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Non-Prog CD Reviews

The Doors

Waiting for the Sun (40th Anniversary Remix)

Review by Julie Knispel

Waiting for the Sun was the Door’s first number 1 selling album, reaching that lofty position on release in 1968. In many ways, this was both a boon and a bane. On the positive side, the band’s blend of blues, jazz and wold music elements, filtered through a dark cynicism, was being devoured by a rapidly expanding fan base hungry for something to rinse their aural palate from the turgid bubblegum music that still lingered on the airwaves. At the same time, this increase in sales and fan base was seen as a slap in the face to the LA underground scene that had nurtured and raised the band, and for the first time, mutterings of “sell outs” were heard directed toward the band.

This is somewhat unfair, as Waiting for the Sun is perhaps the band’s most diverse album to date, with spoken word pieces jostling with flamenco, theatrics and jazz for position. This was the first Doors album not to feature a piece in excess of 10 minutes as well, as their future classic “The Celebration of the Lizard” was aborted in the studio, only one section (“Not to Touch the Earth”) seeing the light of day on this album. As a result, the material is based around shorter tracks, offering diversity not yet seen on vinyl from the band.

This 40th Anniversary remix offers long time fans a chance to become acquainted with an album that is at once both familiar and yet startlingly new. Additional instrumental and vocal parts have been added to tracks, with instruments and arrangements slightly tweaked and pushed in different directions, leading to an entirely new, refreshing listening experience. Tracks have been lengthened, punched up, glossy and shined up for a new generation. In addition, a selection of bonus tracks from the same era as the original album sessions adds value, as well as offering a new insight into the making of this third Doors album.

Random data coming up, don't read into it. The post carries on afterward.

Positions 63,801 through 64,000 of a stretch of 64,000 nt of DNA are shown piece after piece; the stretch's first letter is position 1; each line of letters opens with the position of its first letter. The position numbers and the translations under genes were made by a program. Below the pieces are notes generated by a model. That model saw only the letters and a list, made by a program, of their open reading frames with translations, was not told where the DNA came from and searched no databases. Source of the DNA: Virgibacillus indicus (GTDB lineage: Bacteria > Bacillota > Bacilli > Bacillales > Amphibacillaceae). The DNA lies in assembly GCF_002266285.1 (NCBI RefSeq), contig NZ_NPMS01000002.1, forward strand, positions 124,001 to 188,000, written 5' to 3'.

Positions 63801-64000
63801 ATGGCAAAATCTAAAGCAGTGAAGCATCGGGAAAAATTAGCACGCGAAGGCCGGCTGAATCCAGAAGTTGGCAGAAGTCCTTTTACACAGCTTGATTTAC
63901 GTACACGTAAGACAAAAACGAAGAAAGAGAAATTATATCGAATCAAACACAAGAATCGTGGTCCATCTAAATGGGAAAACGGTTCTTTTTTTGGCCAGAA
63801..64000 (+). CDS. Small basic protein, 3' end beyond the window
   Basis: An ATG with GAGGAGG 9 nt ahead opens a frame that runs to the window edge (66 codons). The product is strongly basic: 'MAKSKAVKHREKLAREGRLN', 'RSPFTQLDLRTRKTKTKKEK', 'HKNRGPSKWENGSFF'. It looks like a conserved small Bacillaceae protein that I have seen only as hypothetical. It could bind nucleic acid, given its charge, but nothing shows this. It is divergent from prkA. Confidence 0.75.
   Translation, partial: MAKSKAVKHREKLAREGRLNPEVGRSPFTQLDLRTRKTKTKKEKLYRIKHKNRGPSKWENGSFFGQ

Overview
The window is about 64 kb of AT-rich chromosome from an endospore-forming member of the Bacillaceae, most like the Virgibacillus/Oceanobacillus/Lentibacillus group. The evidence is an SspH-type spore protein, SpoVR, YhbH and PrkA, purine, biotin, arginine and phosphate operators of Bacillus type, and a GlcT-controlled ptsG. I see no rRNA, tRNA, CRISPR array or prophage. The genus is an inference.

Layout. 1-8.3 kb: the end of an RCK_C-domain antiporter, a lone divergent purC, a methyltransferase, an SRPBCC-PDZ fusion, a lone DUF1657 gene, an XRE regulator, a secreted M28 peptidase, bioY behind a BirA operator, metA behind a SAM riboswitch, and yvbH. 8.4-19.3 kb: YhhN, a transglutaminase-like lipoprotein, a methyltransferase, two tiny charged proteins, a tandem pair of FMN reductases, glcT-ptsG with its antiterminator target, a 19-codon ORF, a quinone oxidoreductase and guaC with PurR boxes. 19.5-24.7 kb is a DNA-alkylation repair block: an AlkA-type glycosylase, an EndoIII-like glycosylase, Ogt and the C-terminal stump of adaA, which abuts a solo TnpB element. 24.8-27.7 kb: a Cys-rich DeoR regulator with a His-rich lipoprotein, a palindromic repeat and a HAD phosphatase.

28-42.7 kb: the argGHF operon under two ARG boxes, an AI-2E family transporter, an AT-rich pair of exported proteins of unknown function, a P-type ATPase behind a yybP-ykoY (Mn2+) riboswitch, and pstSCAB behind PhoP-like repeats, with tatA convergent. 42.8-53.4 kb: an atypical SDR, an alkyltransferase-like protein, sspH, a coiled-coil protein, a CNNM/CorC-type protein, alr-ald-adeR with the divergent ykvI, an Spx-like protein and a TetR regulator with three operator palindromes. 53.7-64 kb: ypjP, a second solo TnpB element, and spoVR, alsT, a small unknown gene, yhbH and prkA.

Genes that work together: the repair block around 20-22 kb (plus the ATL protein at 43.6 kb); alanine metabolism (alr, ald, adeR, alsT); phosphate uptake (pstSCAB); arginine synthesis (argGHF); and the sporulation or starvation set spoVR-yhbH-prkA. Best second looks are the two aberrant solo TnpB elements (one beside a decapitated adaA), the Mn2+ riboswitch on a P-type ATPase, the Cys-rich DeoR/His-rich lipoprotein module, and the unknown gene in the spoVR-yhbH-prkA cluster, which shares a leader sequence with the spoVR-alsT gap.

This review is available in book format (hardcover and paperback) in Music Street Journal: 2007 Volume 5 at

Track by Track Review
Hello, I Love You
This song, the opening track on Waiting for the Sun, hit number 1 in 1968. The mix used here on this reissue is a bit punchier, with more present guitar and a darker, slightly more evil vibe. The track features an extra long ride out, with several whoops and screams from Morrison. Even extended, this could have been played on the radio in 1968, but it’s likely that it’d not have been quite as successful. Think of this as the “album version” of the song, while the previously released recording was the single.
Love Street